What do you think of when you hear the word “disruptive?” Many reflexively think of losses — of certainty, of income, of yet another foothold in a world that often seems to move too quickly.
But disruptive is mostly a matter of perspective, and every loss brings gains. The Reformation was disruptive to the Church, but today’s Protestants don’t regret it. Automobiles disrupted old ways of transportation, but humans the world over love cars. Television disrupted radio, yet radio survived.
The internet takes disruptive to a new level. Building data-rich dreams upon satellite streams, tech companies are begotten, born and die in matters of days and weeks. Some endure. And some of those disrupt.
Ride-hailing services such as Uber and Lyft are disrupting taxi and livery services, while Airbnb is doing the same with the hotel and hospitality industry. The San Francisco-based company lists 1.5 million rental properties in 191 countries. Travelers who want something other than the standard hotel or motel experience — a more authentic, cheaper, or off-the-beaten-path experience — are sure to find something.
The difficulties of regulating disruptive industries spark heated debate.
[Related] Editorial: Making Airbnb work for Worcester from July 13
Some public officials, joined by the traditional hospitality and transportation industries, have pushed hard for rules, ranging from taxation and restrictions to outright bans.
One can argue for no regulation at all, on the basis that those who use Airbnb are making trips they might otherwise not make — and going places not well served by existing hotels and motels. Against that point must be weighed the concerns of residents whose neighborhoods have been subtly (sometimes rudely) transformed by temporary guests.
In June, residents of Zenith Drive in Worcester asked the City Council to draft regulations to stop what they call a constant presence of unrelated guests at one particular residence.
The residents have a point. Most municipalities have rules that limit how many unrelated individuals may live at a particular address — unless that property is licensed as a boarding house or other kind of group home. But the Zenith Drive case is atypical of Airbnb, the vast majority of whose rentals are between perfectly respectable and respectful hosts and guests. [Editor’s note: Worth remembering the high-profile, Airbnb-related alleged murder in Lynnfield in May.] It should be dealt with separately from any legislation.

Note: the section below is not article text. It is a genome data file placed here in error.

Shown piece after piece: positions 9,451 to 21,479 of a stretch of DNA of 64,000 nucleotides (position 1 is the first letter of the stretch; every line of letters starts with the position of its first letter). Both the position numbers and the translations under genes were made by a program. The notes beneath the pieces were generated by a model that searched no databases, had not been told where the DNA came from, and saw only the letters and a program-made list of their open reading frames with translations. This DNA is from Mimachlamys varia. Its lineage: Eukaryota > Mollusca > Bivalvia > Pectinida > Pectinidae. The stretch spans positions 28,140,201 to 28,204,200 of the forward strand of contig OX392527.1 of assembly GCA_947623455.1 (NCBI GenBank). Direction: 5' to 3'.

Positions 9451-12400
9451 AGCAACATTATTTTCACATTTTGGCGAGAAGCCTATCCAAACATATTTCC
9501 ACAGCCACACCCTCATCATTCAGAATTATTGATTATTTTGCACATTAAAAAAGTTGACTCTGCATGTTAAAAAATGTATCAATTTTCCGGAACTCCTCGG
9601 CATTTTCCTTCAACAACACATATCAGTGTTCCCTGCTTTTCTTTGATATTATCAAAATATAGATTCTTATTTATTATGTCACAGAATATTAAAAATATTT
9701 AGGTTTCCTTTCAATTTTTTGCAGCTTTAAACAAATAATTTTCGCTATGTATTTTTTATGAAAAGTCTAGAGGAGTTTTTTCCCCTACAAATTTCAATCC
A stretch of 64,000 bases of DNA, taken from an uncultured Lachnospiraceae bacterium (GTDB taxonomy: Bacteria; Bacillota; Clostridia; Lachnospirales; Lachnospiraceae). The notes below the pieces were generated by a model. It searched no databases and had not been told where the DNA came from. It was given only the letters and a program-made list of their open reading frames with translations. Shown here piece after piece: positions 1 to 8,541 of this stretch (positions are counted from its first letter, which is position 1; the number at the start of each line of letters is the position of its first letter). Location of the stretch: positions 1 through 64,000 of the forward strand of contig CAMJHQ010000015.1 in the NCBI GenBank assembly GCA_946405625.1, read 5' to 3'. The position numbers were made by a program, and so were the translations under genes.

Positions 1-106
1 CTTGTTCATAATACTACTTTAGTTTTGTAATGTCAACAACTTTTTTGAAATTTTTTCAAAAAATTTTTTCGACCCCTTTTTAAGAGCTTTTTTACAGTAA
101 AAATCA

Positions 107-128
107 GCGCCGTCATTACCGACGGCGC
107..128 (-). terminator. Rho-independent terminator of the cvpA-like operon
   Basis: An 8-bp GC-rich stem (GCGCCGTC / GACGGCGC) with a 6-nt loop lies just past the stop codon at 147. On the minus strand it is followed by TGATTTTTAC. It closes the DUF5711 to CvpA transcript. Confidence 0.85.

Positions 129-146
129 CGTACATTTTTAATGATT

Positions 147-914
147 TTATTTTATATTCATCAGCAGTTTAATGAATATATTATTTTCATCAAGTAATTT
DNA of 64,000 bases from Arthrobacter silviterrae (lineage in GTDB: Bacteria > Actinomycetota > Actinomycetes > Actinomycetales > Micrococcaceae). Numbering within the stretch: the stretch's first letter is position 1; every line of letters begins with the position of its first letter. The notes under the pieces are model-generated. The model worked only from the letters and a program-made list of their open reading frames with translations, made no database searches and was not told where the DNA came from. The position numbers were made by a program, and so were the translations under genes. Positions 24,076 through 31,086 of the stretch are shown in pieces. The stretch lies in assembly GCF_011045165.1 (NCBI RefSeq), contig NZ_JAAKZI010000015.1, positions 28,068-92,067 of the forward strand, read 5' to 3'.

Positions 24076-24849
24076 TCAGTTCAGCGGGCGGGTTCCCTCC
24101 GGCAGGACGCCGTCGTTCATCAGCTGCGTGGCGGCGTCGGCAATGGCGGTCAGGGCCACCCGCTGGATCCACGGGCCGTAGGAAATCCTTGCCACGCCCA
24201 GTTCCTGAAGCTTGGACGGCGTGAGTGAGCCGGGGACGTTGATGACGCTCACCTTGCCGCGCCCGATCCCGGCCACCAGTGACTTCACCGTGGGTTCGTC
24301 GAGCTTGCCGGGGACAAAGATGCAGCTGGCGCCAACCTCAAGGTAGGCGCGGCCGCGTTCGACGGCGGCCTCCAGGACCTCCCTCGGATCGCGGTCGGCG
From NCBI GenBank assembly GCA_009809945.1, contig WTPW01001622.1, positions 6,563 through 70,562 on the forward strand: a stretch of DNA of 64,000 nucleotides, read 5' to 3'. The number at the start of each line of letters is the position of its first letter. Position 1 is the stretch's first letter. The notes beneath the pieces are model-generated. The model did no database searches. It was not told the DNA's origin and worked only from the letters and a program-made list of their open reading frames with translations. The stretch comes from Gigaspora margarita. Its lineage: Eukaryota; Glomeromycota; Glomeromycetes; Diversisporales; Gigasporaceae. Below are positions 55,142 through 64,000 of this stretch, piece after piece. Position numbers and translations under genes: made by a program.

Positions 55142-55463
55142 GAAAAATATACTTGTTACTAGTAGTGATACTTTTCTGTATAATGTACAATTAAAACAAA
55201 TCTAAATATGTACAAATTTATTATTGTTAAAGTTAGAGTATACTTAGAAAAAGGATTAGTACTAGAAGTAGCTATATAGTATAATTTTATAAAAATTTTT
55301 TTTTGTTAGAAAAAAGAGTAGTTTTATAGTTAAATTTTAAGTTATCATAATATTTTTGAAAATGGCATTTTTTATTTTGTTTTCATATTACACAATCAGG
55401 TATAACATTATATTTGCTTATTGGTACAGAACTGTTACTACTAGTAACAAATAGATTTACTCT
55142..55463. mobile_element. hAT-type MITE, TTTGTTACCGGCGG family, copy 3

Still, it is clear that what drivers and riders are doing with Uber, Lyft or other such services, and what hosts and guests are doing with Airbnb, is commercial in nature. Thus, government has a right, even a duty, to regulate and/or tax that activity in some fashion.
But how it does so matters greatly.
Massachusetts recently enacted the nation’s first statewide tax on upstart transportation services — 20 cents per ride,— but in so doing, the Legislature and Gov. Charlie Baker made a serious misstep by designating five cents of each ride’s tax — a quarter of all the revenue — for the traditional taxi companies [10 cents to cities and towns, and 5 cents designated for a state transportation fund].
The official, public reactions from Lyft and Uber were muted and conciliatory — and no wonder, for it is in their interest to get along with the state. But the state’s action is folly.
Call it rent-seeking, call it protectionism, call it what you will. It amounts to this: The state is choosing winners and losers, and taxing its citizens, however indirectly, to finance an assault upon the free market.
It’s bad enough when government does so in order to subsidize nascent or established industries — whether solar energy or oil and gas companies. To subsidize an industry whose business model is clearly inferior to that of the new kids on the block takes matters to a new level of folly.
Which brings us back to Airbnb and Worcester.
Among the regulatory ideas being floated here is a ban on Airbnb in residential zones. Before councilors endorse that idea, they should recognize that those seeking an affordable alternative to an expensive hotel, along with those offering their homes for short-term rent, are overwhelmingly located in residential zones.
Ban that and you might as well shut the city’s doors to an emerging form of commerce, along with killing the new revenue you might otherwise garner, and the spinoff activity such rentals create.
Beyond that, if licensure and taxation are approved, city councilors should avoid the state’s error and not designate any portion of any tax for existing hotels and motels.
Whatever regulations councilors draft should recognize that by its very nature Airbnb is a different kind of business. Disruptive? You bet. But one of the surest paths forward throughout history has been to find creative ways to embrace disruption, and turn it to the common good.